When to Use Virtual Keys and Keyboard Scan Codes with AutoHotkey (Beginning Hotkeys Part 14)

Add Missing Keys or Take Advantage of Extra Keyboard Keys with AutoHotkey Scan Codes and Virtual Keys

In preparation for this blog I tested numerous different Hotkey configurations with Virtual Keys and/or keyboard Scan Codes. To say the least, knowing when to use what gets pretty confusing. While many setups might not work, there are multiple other configurations which do the same thing. For that reason, before digging into any details, I’m offering a summary set of thumb rules for figuring out when you might want to use either of these special key codes. (See this previous blog to review Virtual Keys and Scan Codes.)

ComputorEdge AutoHotkey E-Books*         *          *

This beginning Hotkey blog builds upon the discussions in the previous parts. If you find any of the information too confusing, then reviewing earlier blogs may be worthwhile.

New to AutoHotkey? See “Introduction to AutoHotkey: A Review and Guide for Beginners.”

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When to Use Virtual Keys or Scan Codes

The following is a set of guidelines for determining when it may be worth your time to include either AutoHotkey Virtual Keys or Scan Codes in your Hotkey setups:

  1. Whenever possible, rather than implementing either Virtual Keys or Scan Codes, use the key characters (e.g. a, b, c or 1, 2, 3) or action names found in the AutoHotkey Key List (e.g. Numpad2, Down, Right). In the vast majority of cases, these AutoHotkey names will do everything you need. Plus, the standard AutoHotkey key names create universal Hotkeys—more likely to work with any Windows computer keyboard.
  2. Use Virtual Keys when there is an action which spans more than one key (e.g. Right and NumpadRight) or there is a missing key action (e.g. RWin, AppsKey, F17).
  3. Use Scan Codes to alter a specific hardware keyboard key. For example, the numeric keypad keys each have the same Scan Code, but different Virtual keys with NumLock either on or off (e.g. Numpad6 and NumpadRight). Using the Scan Code ignores the NumLock position. Use Scan Codes (if available) to alter that extra key on your keyboard. (While Scan Codes may be used to add missing keys, most likely the new Virtual Key will also be required.)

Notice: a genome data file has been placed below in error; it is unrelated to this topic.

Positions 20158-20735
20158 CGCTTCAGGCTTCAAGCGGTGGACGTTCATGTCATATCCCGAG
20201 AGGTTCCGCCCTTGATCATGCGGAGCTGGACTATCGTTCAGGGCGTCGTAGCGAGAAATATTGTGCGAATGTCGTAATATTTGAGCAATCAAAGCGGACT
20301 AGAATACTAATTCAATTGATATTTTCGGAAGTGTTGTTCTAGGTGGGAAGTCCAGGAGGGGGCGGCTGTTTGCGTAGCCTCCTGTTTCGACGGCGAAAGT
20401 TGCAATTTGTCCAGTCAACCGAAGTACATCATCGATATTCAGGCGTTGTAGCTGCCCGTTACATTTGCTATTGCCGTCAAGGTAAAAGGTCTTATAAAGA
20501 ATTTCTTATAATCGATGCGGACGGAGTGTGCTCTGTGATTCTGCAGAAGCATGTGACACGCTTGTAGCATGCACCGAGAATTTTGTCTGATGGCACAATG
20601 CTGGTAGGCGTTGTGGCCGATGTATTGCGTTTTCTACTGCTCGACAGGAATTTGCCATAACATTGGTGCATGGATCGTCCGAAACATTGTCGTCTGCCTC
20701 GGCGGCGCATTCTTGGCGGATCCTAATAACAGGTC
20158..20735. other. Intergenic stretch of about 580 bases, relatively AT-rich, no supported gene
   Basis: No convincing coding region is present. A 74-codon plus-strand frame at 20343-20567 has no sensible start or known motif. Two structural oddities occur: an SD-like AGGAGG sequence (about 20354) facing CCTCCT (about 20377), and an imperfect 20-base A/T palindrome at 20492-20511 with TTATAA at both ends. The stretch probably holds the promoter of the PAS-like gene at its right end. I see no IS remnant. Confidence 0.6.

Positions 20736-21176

Identifying Virtual Key Codes and Scan Codes through AutoHotkey

While accessing Virtual Keys and Scan Codes with Hotkeys is probably not a beginning level AutoHotkey topic, it’s well worth exploration for those times when the usual approaches to Hotkeys just don’t work. By using these codes it’s possible to create some Hotkeys which otherwise may not be available. But first, we need to know how to find the codes.

You might be able to use the charts referenced in this previous blog, but there are times when you’ll need to uncover the Scan Codes or Virtual Keys for yourself. For that task use the AutoHotkey utility program which you can open with any running AHK file (not the compiled EXE file).

As previous discussed (program image below), open any running .ahk file’s main window with either a double-click on System Tray icon or a right-click on that same icon, then select Open from the context menu. Next, select “Key history and script info” from the View menu at the top of the main AutoHotkey script window.

AHK Open Key History
To view Virtual Key Codes and Scan Codes, 0pen the main window of a running .ahk file (double-click on the System Tray icon or right-click on the same icon and select Open from the menu). Next, select “Key history and script info” from the top View menu. The left-most column displays the Virtual Key Code for any pressed key while the second column displays the Scan Code—both in hexadecimal. The Hotkey key action name used in AutoHotkey scripts appears in the last column and corresponds to the Virtual Key Code. Press F5 to refresh after pressing more keys.

The main program window assists in determining the codes and behavior of various keys. It’s helpful when adding back missing keyboard keys, finding the codes for special function keys, or using that extra key you found on your keyboard.

Adding Back a Missing Key

There are a number of keys which physically only appear on a few keyboards. The AppsKey, which pops up the context menu for active windows, fell out of favor a while back. When the mouse right-click replaced it, the AppsKey disappeared from keyboards. Now, it is rare to find it on any keyboard, although there are times when it would be more convenient than using the right mouse button.

Not many keyboards include a right Windows key (RWin). It seems that a left Windows key (LWin) suffices for most keyboards. However, if you’re left-handed, you may want to bring back the right Windows key for special use, thus saving yourself from the need to hassle with the left Windows key.

Unless you own a massive keyboard, function keys F13 through F24 do not exist on yours. In most cases, you’ll never miss any of these keys, but if you do want one or two of them available, AutoHotkey supports their functionality. You can add any key action to your keyboard generally by assigning the either the Virtual Key or the preferred AutoHotkey key action name found in the key list to the Scan Code for an alternative keyboard key. But first, you need to identify the software Virtual Key or hardware Scan Code.

Suppose you planned to replace the numeric pad 2 key (Numpad2) with the right Windows key (RWin)? You could just use the following:


This may be all that you need, but it won’t work if the NumLock key is off. Let’s take a look at the codes which appear in the referenced AHK main program window when using the above Hotkey:

VK SC           Key
62 050 h d 1.69 Numpad2 
5C 15C i d 0.00 RWin 
62 050 h u 0.08 Numpad2 
5C 15C i u 0.00 RWin

(VK—Virtual Key, SC—Scan Code, Key—Key Action Name)

When pressing down Numpad2 (Virtual Key 62 and Scan Code 050) AutoHotkey redirects the action to RWin (Virtual Key 5C and Scan Code 15C). For the key to always return RWin regardless or NumLock position use the Scan Code. The AutoHotkey documentation recommends the following format for assigning both the Virtual Key and Scan Code to a new key: